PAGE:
With its tranquil, suburban feel it can be hard to believe that Sauganash is part of the Windy City.
In Chicago’s northwest corner, Sauganash offers a quiet retreat from the city’s hustle and bustle. The pristine neighborhood is ringed by nature preserves, manicured public parks, with streets tracing the winding Chicago River. Great restaurants, locally-owned shops, and some of the city’s best schools (both private and public) round out the area.
Sauganash Neighborhood Guide
Sauganash is a community-oriented Chicago neighborhood with lovely homes, great schools, and a vibrant local business scene.
The neighborhood is the perfect place to settle down without leaving the Chicago city limits. On the city’s northwest border, neighborhood residents enjoy larger lots, historic homes, and easy access to the rest of the city with the Metra North Line and Edens Expressway.
Sauganash’s commercial corridors (Peterson and Devon Avenues) supply residents with an assortment of shopping, dining, and convenient services. Just across the border in Niles, the Village Crossing Mall offers familiar big box stores (Walmart, Best Buy, ect.), chain restaurants, and an AMC Movie Theater. The area offers plenty of grocery options, including a Jewel, Aldi, Costco, and Whole Foods Market.
Food And Drink
Sauganash may be on Chicago’s northern border, but it’s smack dab in the middle of a great, unpretentious dining scene. Local favorites include Mother Cluckers Kitchen, for great BBQ, and Colletti’s, for great family Italian and pizza. A great Chicago Dive is Edens Fast Food Restaurant, with great fries and a classic marinated chicken sandwich. Stefani Prime is the area’s fine-dining spot, featuring great steaks, seafood, and Italian fare.
Park and Recreation
Sauganash is surrounded by a ring of parks and nature preserves and has more than its fair share of recreation. Residents can walk to Sauganash Park, a great local park. The park offers a gymnasium and an auditorium inside. Outside, residents enjoy softball fields, tennis courts, and a great playground for kids. The park is used for youth sports, including basketball, t-ball, and indoor and outdoor soccer.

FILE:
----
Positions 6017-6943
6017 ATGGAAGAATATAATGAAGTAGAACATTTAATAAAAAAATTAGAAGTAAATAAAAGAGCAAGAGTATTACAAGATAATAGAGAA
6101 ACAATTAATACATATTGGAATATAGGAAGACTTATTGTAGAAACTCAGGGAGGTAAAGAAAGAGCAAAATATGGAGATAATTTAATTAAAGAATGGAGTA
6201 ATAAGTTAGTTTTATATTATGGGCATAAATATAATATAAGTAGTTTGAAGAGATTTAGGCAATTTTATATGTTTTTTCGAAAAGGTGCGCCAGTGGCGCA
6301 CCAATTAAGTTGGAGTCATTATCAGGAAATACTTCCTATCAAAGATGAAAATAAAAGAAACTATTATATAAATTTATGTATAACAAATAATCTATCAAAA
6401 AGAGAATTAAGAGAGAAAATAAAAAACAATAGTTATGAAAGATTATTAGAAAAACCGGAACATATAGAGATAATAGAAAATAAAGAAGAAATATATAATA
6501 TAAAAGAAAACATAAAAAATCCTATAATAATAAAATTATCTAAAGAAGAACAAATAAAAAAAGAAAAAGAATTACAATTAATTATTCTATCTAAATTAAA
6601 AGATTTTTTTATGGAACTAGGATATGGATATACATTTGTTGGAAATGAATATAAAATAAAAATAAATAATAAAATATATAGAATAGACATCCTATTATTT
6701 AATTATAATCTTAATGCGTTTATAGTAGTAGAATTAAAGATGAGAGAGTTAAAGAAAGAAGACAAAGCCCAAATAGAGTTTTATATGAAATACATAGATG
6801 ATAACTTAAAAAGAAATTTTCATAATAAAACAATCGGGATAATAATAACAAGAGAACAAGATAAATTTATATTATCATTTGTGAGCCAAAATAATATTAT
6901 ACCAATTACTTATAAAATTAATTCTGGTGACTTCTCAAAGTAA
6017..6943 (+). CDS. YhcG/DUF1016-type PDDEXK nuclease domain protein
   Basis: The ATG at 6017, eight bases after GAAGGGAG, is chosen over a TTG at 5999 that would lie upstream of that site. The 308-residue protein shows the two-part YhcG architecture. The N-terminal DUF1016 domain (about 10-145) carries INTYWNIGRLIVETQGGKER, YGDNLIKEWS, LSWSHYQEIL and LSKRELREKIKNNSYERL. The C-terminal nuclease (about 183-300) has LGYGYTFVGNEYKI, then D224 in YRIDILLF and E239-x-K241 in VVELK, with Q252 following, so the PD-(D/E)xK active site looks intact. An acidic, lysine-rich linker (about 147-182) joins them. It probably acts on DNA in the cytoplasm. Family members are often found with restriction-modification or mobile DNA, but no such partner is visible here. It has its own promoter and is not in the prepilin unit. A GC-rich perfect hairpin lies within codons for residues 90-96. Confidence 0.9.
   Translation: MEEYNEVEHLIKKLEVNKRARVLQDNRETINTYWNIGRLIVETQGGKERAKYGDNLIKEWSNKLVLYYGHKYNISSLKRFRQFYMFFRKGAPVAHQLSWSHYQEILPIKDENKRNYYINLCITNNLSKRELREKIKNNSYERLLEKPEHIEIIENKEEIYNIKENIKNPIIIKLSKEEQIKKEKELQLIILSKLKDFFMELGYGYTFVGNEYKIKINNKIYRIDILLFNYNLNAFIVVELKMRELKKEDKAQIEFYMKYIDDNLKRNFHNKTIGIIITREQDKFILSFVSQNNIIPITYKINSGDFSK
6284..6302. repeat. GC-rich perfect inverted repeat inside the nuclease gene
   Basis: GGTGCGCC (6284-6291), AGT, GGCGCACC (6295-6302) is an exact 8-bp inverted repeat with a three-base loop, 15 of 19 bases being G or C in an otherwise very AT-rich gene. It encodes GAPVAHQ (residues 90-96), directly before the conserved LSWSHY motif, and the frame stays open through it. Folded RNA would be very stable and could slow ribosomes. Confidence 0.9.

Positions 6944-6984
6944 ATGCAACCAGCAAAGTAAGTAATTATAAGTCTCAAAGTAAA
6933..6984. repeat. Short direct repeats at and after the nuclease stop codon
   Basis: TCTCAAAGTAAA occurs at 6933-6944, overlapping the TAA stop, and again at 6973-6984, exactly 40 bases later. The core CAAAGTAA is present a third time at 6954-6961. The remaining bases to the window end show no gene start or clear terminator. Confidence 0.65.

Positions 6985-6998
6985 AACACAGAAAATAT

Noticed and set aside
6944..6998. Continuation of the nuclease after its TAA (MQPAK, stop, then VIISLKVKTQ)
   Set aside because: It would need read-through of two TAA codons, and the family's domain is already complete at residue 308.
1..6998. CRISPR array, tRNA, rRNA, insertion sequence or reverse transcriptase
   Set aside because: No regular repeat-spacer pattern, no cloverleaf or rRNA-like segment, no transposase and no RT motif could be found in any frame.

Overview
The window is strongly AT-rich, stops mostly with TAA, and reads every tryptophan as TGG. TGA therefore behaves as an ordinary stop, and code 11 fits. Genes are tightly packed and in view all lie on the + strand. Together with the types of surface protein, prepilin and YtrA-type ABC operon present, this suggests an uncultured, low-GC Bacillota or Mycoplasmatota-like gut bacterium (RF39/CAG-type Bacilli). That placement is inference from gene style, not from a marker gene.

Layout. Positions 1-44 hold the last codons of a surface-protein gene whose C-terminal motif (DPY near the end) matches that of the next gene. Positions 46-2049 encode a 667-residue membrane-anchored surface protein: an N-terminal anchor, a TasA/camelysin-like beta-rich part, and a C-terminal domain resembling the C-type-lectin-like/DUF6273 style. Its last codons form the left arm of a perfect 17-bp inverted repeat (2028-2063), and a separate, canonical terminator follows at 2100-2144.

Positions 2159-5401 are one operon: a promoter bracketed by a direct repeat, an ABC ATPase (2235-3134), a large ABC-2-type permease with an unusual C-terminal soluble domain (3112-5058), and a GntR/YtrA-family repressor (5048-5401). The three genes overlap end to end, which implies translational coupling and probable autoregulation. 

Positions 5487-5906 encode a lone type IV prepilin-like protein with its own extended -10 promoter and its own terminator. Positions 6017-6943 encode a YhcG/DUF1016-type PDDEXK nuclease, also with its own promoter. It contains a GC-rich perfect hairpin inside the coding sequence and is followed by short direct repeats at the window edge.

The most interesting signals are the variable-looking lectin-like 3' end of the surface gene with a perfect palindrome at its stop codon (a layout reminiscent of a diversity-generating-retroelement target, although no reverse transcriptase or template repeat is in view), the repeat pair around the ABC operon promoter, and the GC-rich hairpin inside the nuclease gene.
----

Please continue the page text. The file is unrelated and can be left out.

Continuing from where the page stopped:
The area’s forest preserves offer another dimension for recreation. Nature doesn’t need to be a race occurrence, dozens of bike and hiking trails cross the area. In the summer, the community gathers in the preserve for picnics, softball games, and other events. Sauganash’s great community comes together for some great community celebrations all year round, including the iconic Fourth of July Parade and Picnic.
Early History (1815-1900)
This lovely stretch of land was the hunting grounds and summer retreat for Potowatomie Indians for centuries. In 1816, the land was given to Billy Caldwell (known as Sauganash in his native tongue, meaning Englishman). He received the land in exchange for negotiating the Treaty of Prarie du Chien between native tribes and the United States Government. When he moved to Iowa, he sold the area in parcels to settlers and farmers who began to settle in the area. Honoring its roots, many of the street names in the neighborhood bear Native American names.
The City of Chicago grew significantly in both population and in size in the late 19th century. The Sauganash neighborhood was swept up into the city in these years, annexed by Chicago in 1889. Development, from farms to a residential neighborhood, began around the turn of the century. This process was led by Captain Charles Hazelton, who came to own much of the land in the area.
Development was slow until the area was connected to downtown by a train line in the 1920s. With the train line in place, development began in earnest. From 1920-1924, the first 100 homes, which established the architectural look of the area, were built.
Modern Sauganash (1950 – Present)
By the 1950s, Forest Glen began to resemble its modern community. The settling place of many elite city employees (who were required to live within city limits), the area had an aura of political influence and became lined with fine homes. Developers Koester and Zander designed the community to be a quiet retreat from busy city life. Care was taken to supply the community with a unique look, great public spaces, and a variety of homes styles that somehow work wonderfully together. Today, while a few industrial areas have popped up, the area remains a proudly residential area.
Sauganash offers buyers and renters some of the loveliest homes in Chicagoland. The area is known for its mansions, unusually large lot sizes for Chicago, and manicured streetscapes and parks. Many of Sauganash’s single-family houses were built in the 1920s in styles ranging from Tudors and Tudor Revivals to Cape Cods, Georgians, and Chicago bungalows.
While many of Sauganash’s homes were built by the same developers, they were careful to make each home unique. While the area has a somewhat suburban feel – there are no cookie-cutter homes in the neighborhood. The area also has a limited supply of townhomes and condos, mostly along Peterson Ave. The area has a unique street layout (not on Chicago’s grid) and the streets are lined with lovely old trees. The area is more expensive than most Chicago neighborhoods, with the average 3 bedroom single-family residence in the $500,000 range. One can find smaller homes and condos for around $300,000. Larger homes for around 900,000 and luxury homes can be found for over a million dollars.
Sauganash residents love their stable, affluent, and close-knit corner of Chicago. Come check it out!